Incorporating animals is increasingly becoming the norm. Usually, it means having a pet walk down the aisle, however, that’s not the only way to have an animal present. A “Game of Thrones”-obsessed couple wanted to give a nod to the fandom, without going overboard. During cocktail hour, they had a live hawk, Supper says. She’s also working on incorporating penguins into a winter ceremony. The bride loves penguins and the idea that they mate for life, so they’ll precede her down the aisle.
For those who don’t want live animals, the kind in the form of a mascot is an option. Couples frequently choose their college mascot to come take photos for a portion of the wedding. “It’s just something a little different that makes your wedding stand out,” says Supper.
Music helps set the tone at the reception. Most couples choose between a live band and a DJ. Supper says having a lead singer who naturally gravitates toward the dance floor adds an engaging element. Those who opt for a DJ can still incorporate a little bit of live music. “An electric violinist is awesome, or a percussionist or drummer,” says Supper, noting that the musician can join in for just part of the reception.
This is also an option to create a show stealer. Bailey coordinated a unique experience for two grooms by flying in one of the top Cher impersonators in the world. “They’re amazingly huge Cher fans, so it was really cool entertainment. It was not just entertainment for the wow factor, but it was personalized to the couple,” she says.
Music to Your Ears
While receptions boast most of the entertainment, ceremonies can have a subtle touch, too, usually in the form of music. “There are a lot of things that can be done that are very respectful and very traditional,” says Adleta. Places of worship can be strict about what can and can’t be done inside, so couples will add musical elements to the recessional. “Every once in awhile someone has bagpipes if it’s an Irish Catholic wedding. Trumpet players are also popular in Irish Catholic weddings,” says Supper.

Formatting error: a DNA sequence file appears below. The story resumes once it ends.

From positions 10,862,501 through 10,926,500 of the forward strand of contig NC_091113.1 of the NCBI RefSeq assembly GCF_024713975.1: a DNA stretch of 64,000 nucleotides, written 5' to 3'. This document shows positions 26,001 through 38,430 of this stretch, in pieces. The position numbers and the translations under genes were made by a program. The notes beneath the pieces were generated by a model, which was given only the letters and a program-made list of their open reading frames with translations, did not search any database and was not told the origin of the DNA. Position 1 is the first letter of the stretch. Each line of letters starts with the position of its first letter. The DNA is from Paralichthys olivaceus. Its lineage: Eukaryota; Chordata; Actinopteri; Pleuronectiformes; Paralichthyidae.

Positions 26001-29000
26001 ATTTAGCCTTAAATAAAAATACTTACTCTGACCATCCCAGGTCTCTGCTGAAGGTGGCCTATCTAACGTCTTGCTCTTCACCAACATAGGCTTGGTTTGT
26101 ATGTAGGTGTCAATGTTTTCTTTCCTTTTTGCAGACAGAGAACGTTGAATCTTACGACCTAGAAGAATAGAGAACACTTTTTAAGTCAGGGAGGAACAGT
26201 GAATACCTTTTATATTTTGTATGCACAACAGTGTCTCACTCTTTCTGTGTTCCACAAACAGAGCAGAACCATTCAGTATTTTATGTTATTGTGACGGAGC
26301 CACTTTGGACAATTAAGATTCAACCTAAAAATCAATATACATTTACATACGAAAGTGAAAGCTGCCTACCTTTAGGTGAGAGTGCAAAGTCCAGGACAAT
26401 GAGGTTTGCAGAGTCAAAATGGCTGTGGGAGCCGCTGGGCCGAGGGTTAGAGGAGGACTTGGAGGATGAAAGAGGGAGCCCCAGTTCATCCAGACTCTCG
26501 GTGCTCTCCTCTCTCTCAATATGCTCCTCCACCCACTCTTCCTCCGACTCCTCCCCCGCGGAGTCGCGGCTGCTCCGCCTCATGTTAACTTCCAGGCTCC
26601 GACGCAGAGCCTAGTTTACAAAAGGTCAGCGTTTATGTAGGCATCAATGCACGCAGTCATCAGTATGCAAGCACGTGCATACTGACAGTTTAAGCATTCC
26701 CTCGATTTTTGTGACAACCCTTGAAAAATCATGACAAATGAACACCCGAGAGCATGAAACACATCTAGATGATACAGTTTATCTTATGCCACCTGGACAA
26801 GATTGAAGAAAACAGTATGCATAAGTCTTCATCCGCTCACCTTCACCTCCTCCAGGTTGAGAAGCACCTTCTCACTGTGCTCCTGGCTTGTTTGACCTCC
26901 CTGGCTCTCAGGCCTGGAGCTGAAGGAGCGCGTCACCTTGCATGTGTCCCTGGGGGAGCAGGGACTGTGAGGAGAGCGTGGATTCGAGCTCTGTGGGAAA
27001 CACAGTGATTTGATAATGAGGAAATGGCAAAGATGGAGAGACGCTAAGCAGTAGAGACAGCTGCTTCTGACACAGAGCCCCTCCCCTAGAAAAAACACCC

Sometimes incorporating entertainment is as simple as selecting a venue that already has a wow feature, making museums ideal. Different exhibits make great backdrops for the ceremony, cocktail hour and reception. “Museums have their own exhibits and galleries that people can tour through, which is awesome because it’s essentially entertainment you’re already paying for,” says Supper. Some venues are even available to rent for just part of the wedding, like cocktail hour, which helps cut down on costs. “It provides a whole other element for your guests,” says Adleta, who has organized weddings at the Please Touch Museum and the Pennsylvania Academy of Fine Arts.
Fall and winter weddings can mean chilly nights or even snow. For a fun and cozy snack, put together s’mores kits. “[Guests] can head outside from the reception hall and, voila, there’s a fire pit,” says Adleta. Similarly, those having weddings near the beach are opting to end the evening with a beach bonfire. “It’s letting the night wind down. If you’re lucky enough to do it on the bay, then the group may be able to set off fireworks,” says Bailey.
The Personal Touch
Whatever form of entertainment a couple chooses to embrace, it should have a personal aspect. One outstanding, but personal element Bailey incorporated into a couple’s wedding was having the groom’s cousin—an award-winning ballroom dancer—perform with his partner at the wedding. “The whole family got to see this person that gets to travel all over the world. They were watching this amazingly artistic performance, and everyone wanted to take pictures. It was a really cool vibe because you don’t get to see that at every wedding,” she says.
As the night draws to a close, the final chance to entertain guests—and score some killer photos—is with the send-off. Sparklers have become increasingly popular, but they aren’t legal everywhere. Wish lanterns are also gaining in popularity, though they, too, have restrictions. For an alternative, Supper has used glow sticks to get a similar effect. For those who really want to go all out, fireworks can end the night with a bang.